Scottish English

Definition and Characteristics of Scottish English
– Scottish English is a set of English language varieties spoken in Scotland.
– The standardized variety is called Scottish Standard English (SSE).
– SSE is the accepted norm in schools and characteristic of the professional class.
– Scottish English has distinct pronunciation, grammar, and expressions.
– It also has unique vocabulary related to Scottish institutions.

Relationship with Scots
– Scottish English resulted from language contact between Scots and Standard English.
– Scots-speakers shifted to English usage, resulting in phonological compromises and lexical transfers.
– Scottish English may be influenced by Scots to varying degrees.
– Scots and Scottish English are often considered different registers.
– Some speakers code switch between Scots and Scottish English, while others style shift.

Historical Background
– The influence of English on Scots can be traced back to the 16th-century Reformation and the introduction of printing.
– The court poets’ move to London in the 17th century led to the eclipse of Scots as a literary language.
– The Acts of Union in 1707 amalgamated the Scottish and English Parliaments, but certain structures remained separate.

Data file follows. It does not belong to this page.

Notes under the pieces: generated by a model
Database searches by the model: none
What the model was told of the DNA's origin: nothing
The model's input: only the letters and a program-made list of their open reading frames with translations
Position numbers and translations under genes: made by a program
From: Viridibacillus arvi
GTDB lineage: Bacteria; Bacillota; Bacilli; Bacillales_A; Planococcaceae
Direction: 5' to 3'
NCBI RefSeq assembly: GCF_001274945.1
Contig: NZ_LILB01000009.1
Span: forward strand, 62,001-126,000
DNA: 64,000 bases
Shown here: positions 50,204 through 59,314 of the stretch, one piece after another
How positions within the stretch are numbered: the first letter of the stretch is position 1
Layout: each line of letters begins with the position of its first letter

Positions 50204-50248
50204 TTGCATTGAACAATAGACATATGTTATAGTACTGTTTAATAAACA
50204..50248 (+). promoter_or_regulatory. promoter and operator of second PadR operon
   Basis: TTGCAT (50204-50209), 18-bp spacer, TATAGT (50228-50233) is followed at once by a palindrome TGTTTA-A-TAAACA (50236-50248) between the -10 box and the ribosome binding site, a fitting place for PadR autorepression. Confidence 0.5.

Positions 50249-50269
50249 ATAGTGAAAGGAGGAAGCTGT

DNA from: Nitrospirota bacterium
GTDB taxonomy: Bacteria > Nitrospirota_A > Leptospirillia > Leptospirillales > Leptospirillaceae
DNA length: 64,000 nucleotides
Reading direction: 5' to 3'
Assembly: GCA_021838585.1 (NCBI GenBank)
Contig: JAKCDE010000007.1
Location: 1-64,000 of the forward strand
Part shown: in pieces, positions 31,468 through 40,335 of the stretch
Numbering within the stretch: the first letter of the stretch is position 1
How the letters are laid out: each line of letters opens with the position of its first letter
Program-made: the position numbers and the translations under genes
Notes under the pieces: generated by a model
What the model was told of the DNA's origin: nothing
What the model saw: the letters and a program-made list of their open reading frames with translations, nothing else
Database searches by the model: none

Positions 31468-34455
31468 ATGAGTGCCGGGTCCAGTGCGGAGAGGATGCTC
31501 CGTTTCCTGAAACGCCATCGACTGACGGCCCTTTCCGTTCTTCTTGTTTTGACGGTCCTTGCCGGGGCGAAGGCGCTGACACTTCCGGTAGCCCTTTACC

– This resulted in professional distinctions and different definitions of words in Scottish English.
– Hypercorrections, interdialectal forms, and spelling pronunciations also influenced the language.

Phonological Features of Scottish English
– Scottish English is mostly rhotic, with /r/ pronounced in the syllable coda.
– The phoneme /r/ can be a postalveolar approximant [ɹ], an alveolar flap [ɾ], or an alveolar trill [r].
– Scottish English distinguishes between the vowels in ‘fern,’ ‘fir,’ and ‘fur.’
– /o/ and /ɔ/ are contrasted before /r/, resulting in different pronunciations of words like ‘hoarse’ and ‘horse.’
– There is a distinction between /w/ and /hw/ in words like ‘witch’ and ‘which.’

Scotticisms, Lexical Features, and Grammatical Features
– Scotticisms are idioms or expressions characteristic of Scots, especially when used in English.
– Scottish English has inherited lexical items from Scots that are less common in other forms of standard English.
– Diminutives, such as adding ‘-ie’ to words like ‘bairn’ to become ‘bairnie,’ are particularly common among older generations and when speaking to children.
– Scottish English uses progressive verb forms more frequently than other varieties of standard English, even with stative verbs.
– The future progressive form often implies an assumption, such as ‘You’ll be coming from Glasgow?’
– The definite article is used more frequently in phrases like ‘I’ve got the cold’ or ‘he’s at the school.’
– Scottish English speakers use prepositions differently, such as using ‘off of’ instead of just ‘off.’
– Modal verbs like ‘shall’ and ‘ought’ are scarce, and ‘must’ is marginal for obligation.Sources: